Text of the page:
Gerli says that the next steps are to test the capabilities of the congenital diaphragmatic hernia (CDH) organoids for modelling the disease. Comparisons to patient data will be needed to work out how characteristics of the disease are reflected in the gene and protein expression of the organoids. This will begin to answer questions about their usefulness. “We hope this just opens up to more research by us and others,” says Paolo De Coppi, a paediatric surgeon at Great Ormond Street Hospital in London.

Read the news in Nature

7. A No-Brainer : Organoids for Neuroscience Research

Brain organoids are three-dimensional models derived from human stem cells, with the purpose of recapitulating the human brain’s structure and function. The significance of brain organoids extends beyond basic research. They are crucial in addressing the limitations of traditional animal models in neuroscience, and offer a more human-relevant model while addressing the ethical concerns associated with animal research. Moreover, brain organoids have promising applications in drug discovery, personalized medicine, and enhancing our understanding and the treatment of neurological diseases (Quadrato et al., 2017), (Gabriel et al., 2020).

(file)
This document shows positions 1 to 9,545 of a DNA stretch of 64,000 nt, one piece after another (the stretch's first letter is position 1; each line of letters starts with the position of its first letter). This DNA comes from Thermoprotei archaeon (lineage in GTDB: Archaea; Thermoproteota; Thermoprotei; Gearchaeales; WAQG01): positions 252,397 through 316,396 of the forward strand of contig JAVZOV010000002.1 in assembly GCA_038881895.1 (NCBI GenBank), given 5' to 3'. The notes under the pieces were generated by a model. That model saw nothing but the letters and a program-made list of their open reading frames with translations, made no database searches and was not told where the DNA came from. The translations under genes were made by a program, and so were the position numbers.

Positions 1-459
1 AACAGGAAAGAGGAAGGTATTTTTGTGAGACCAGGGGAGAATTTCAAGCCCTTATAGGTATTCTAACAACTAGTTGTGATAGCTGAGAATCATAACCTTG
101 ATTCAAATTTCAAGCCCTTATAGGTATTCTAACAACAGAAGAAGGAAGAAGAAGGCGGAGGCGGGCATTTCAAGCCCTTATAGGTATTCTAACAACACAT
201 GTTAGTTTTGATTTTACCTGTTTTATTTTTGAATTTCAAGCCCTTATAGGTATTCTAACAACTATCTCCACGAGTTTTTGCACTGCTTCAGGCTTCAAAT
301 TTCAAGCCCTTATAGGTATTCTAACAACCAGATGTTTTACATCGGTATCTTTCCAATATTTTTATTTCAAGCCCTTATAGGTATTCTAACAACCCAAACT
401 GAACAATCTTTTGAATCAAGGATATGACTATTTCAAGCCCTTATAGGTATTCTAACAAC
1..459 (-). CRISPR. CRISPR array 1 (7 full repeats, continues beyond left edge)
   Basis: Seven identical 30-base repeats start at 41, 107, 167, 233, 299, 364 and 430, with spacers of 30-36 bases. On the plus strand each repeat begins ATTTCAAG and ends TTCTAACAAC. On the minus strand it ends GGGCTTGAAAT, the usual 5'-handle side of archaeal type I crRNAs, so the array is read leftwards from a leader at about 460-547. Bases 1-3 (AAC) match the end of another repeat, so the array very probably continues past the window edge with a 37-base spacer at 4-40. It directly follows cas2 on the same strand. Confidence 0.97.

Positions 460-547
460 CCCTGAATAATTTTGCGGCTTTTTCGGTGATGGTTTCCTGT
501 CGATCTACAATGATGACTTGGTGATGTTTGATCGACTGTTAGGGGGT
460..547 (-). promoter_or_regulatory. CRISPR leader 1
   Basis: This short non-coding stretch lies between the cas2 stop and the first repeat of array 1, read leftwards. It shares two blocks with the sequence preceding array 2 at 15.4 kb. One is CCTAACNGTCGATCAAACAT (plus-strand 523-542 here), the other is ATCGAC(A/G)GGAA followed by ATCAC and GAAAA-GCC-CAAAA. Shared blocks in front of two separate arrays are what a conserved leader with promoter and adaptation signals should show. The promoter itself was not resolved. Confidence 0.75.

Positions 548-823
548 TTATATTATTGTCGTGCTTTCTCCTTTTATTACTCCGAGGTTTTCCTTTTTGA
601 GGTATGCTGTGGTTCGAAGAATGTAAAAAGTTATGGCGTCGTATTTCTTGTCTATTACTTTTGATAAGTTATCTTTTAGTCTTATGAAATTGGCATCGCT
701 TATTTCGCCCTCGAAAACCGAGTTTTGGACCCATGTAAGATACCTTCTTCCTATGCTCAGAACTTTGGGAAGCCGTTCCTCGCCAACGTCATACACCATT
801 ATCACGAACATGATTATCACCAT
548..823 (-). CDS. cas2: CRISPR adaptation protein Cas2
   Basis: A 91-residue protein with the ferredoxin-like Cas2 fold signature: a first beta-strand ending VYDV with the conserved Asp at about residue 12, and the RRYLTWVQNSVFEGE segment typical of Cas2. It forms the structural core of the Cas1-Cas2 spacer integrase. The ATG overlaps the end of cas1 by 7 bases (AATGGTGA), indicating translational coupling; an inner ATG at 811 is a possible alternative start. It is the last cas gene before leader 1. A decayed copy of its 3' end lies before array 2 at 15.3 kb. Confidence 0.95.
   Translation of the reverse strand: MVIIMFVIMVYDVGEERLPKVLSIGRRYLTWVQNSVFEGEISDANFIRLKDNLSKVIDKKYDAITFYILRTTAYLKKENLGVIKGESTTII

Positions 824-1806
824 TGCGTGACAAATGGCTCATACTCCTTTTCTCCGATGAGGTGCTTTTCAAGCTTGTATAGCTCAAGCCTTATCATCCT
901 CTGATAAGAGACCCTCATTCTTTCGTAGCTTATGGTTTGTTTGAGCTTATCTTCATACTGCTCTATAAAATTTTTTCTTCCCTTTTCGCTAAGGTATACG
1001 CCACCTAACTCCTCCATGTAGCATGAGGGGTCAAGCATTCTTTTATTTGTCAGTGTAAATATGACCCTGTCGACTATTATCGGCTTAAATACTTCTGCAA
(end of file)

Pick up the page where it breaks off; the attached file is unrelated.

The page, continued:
Brain organoids are a significant development in neuroscience research, providing a new means for studying the human brain and its disorders. They are part of a wider range of new tools, techniques, and models, each contributing to our understanding and potential treatment of neurological conditions.

Read more